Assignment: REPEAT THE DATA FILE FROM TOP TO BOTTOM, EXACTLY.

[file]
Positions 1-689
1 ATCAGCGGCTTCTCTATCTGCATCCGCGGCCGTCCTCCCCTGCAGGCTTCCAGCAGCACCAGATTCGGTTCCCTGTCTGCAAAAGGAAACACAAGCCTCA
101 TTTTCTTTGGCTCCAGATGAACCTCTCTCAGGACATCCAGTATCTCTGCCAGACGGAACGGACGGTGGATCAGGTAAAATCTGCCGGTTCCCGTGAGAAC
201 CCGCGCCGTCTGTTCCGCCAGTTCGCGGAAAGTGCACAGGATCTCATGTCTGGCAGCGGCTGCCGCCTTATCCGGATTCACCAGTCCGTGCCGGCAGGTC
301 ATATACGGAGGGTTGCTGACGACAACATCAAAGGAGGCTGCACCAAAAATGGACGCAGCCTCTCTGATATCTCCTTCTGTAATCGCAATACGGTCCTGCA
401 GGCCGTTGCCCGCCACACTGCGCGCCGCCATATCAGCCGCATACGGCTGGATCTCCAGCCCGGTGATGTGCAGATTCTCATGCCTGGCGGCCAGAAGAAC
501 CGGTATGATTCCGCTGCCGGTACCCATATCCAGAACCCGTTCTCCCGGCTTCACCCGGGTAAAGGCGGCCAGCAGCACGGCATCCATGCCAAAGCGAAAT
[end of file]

Positions 1-689
1 ATCAGCGGCTTCTCTATCTGCATCCGCGGCCGTCCTCCCCTGCAGGCTTCCAGCAGCACCAGATTCGGTTCCCTGTCTGCAAAAGGAAACACAAGCCTCA
101 TTTTCTTTGGCTCCAGATGAACCTCTCTCAGGACATCCAGTATCTCTGCCAGACGGAACGGACGGTGGATCAGGTAAAATCTGCCGGTTCCCGTGAGAAC
201 CCGCGCCGTCTGTTCCGCCAGTTCGCGGAAAGTGCACAGGATCTCATGTCTGGCAGCGGCTGCCGCCTTATCCGGATTCACCAGTCCGTGCCGGCAGGTC
301 ATATACGGAGGGTTGCTGACGACAACATCAAAGGAGGCTGCACCAAAAATGGACGCAGCCTCTCTGATATCTCCTTCTGTAATCGCAATACGGTCCTGCA
401 GGCCGTTGCCCGCCACACTGCGCGCCGCCATATCAGCCGCATACGGCTGGATCTCCAGCCCGGTGATGTGCAGATTCTCATGCCTGGCGGCCAGAAGAAC
501 CGGTATGATTCCGCTGCCGGTACCCATATCCAGAACCCGTTCTCCCGGCTTCACCCGGGTAAAGGCGGCCAGCAGCACGGCATCCATGCCAAAGCGAAAT